Innovation is often used when discussing software applications. There are many applications that support or somehow play a role in innovation and yet there are sometimes puzzled looks and misunderstandings when the term innovation is used. One person’s view of innovation can be very different than another’s. There is a range of innovation.
Innovation is a lifecycle, with a front end, back end, and a great deal in between. It is more of a network than a timeline with events that happen at certain points trigger events at other points. For example, a sudden shift in the technical feasibility of using a certain technology for a forthcoming project might trigger a requirement to conduct a new idea campaign. This means that innovation initiatives must involve a connected collection of people, systems, processes, and events interacting dynamically.
Most people when asked about innovation as related to new products will say it “begins” with an idea. It actually begins before that. It begins with the corporate product and market strategies. The entire process of trying to define product or market strategies, objectives and initiatives sets the stage for innovation. Further, best practice innovation should allow for the opportunity to change those strategies, objectives and initiatives, thus enabling continuous innovation.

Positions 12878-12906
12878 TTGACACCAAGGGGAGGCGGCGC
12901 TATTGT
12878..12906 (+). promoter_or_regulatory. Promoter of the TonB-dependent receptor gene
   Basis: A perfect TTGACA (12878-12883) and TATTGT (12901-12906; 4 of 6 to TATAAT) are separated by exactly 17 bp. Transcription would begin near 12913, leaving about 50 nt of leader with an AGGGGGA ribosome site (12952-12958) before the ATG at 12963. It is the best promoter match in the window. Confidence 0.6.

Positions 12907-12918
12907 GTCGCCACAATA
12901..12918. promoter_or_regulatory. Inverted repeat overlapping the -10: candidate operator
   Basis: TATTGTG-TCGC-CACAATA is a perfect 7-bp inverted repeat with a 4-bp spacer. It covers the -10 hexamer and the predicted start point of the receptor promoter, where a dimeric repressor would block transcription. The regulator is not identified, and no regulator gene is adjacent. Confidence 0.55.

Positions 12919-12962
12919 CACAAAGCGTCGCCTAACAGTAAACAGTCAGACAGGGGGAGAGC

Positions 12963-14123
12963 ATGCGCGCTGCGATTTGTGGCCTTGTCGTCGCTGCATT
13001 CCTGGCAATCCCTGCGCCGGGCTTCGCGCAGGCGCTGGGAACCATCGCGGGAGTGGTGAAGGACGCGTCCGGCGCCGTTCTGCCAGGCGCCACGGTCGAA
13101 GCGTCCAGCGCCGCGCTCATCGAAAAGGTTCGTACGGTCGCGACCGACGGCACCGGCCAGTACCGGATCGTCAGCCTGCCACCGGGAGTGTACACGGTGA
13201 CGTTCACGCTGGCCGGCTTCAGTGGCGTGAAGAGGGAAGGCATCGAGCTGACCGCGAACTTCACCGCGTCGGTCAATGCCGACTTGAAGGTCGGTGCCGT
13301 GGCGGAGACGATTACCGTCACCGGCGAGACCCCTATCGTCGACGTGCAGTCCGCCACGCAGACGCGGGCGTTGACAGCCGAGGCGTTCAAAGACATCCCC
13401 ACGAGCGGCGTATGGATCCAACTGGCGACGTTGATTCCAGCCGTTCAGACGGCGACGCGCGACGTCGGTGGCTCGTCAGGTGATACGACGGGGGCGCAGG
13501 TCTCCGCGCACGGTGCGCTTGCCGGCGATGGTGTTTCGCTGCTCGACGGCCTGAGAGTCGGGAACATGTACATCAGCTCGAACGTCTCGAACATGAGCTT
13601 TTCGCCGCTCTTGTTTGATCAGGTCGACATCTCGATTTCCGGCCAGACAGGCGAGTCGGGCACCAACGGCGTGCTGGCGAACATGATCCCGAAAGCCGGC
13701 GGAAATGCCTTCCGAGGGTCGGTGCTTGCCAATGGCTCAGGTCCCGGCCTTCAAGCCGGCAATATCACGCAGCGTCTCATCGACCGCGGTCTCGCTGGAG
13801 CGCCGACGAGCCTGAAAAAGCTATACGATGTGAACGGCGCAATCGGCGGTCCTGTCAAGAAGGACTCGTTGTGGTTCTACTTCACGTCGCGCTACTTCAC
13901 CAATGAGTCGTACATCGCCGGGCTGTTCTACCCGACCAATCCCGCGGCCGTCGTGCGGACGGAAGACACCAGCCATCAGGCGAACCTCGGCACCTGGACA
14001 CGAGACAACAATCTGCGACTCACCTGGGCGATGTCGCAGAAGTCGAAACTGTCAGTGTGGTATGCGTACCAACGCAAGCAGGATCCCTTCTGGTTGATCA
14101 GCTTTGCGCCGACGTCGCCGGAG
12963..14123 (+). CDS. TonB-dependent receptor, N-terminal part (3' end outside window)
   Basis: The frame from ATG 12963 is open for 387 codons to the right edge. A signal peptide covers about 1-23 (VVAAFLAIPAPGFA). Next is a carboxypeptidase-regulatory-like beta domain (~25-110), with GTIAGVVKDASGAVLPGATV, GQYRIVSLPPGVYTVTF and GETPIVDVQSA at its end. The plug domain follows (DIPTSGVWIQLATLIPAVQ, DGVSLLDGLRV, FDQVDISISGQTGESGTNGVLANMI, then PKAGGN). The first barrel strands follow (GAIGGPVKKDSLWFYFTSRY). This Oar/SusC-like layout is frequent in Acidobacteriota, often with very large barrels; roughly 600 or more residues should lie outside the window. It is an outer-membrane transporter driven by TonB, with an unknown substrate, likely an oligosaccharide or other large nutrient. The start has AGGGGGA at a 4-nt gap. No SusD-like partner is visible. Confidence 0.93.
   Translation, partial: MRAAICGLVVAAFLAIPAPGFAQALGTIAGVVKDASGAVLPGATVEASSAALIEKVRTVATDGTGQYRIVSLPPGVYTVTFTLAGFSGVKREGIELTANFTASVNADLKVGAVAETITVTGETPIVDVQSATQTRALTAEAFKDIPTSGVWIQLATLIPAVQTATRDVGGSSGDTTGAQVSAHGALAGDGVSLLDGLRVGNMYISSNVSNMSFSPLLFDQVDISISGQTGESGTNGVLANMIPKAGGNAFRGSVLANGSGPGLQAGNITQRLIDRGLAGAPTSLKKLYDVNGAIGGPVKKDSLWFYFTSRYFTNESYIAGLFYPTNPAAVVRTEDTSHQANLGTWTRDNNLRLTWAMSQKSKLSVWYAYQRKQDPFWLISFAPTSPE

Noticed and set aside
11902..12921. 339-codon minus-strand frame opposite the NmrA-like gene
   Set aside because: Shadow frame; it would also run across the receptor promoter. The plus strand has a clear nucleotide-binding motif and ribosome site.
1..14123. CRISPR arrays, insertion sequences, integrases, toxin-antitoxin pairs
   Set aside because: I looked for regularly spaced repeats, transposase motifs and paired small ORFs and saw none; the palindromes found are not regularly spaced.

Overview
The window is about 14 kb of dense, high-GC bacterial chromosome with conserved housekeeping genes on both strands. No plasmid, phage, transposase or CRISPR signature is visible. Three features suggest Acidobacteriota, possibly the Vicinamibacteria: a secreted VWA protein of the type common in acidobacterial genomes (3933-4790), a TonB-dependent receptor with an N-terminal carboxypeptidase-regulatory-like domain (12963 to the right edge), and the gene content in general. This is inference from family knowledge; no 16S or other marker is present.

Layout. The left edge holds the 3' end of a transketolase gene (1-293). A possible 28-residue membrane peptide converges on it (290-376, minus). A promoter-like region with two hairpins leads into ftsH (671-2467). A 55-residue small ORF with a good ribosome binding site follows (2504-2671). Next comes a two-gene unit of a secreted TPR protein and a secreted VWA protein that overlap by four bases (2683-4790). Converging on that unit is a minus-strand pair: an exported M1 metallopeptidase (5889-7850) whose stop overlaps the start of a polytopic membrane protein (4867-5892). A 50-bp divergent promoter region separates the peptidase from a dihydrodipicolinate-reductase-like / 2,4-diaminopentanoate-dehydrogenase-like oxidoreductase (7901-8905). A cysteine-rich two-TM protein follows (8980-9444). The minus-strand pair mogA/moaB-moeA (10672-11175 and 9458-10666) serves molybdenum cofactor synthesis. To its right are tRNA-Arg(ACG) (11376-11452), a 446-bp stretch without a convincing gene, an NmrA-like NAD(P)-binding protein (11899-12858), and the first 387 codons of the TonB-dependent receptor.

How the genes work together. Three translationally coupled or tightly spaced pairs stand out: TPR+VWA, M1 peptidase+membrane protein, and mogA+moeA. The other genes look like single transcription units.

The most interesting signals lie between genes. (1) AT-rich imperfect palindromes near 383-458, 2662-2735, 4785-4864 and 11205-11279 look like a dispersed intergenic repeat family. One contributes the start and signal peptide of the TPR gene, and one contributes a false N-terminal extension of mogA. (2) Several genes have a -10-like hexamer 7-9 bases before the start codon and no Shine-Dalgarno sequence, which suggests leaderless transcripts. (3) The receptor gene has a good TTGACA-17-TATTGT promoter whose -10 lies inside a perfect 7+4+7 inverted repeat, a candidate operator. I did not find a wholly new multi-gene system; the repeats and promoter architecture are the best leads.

Now consider ideation. This is often referred to as the front end of innovation, suggesting innovation is a timeline and ideation occurs early. The advantage of the label “front end” is that it indicates that ideation is a subset of innovation. It also connotes the beginning of something, which is in fact what many ideas are. In reality, the front end of innovation is a trademark of the Institute for International Research who has defined it as “arranging and conducting business conferences, workshops and seminars in the field of new product development”1. In actual practice the term is used to represent something broader.
Which brings us to the broader question of the range of innovation. Innovation is most commonly associated with new products, but is equally relevant for new processes, new business or markets, new strategies and new organizational structures, whether those entities are related to actual products or not. We often hear of innovation in the supply chain or innovation in manufacturing or development processes. One can even consider innovation in innovation!
Similarly, innovation continues long after a product is launched. Products and markets are continually assessed for their value or the potential for further innovation.
The world of innovation for an ideation company has walls that are closer in than the world of innovation for an innovation lifecycle company. Both sets of walls are valid. It is important to understand what the respective worlds of innovation are when discussing innovation.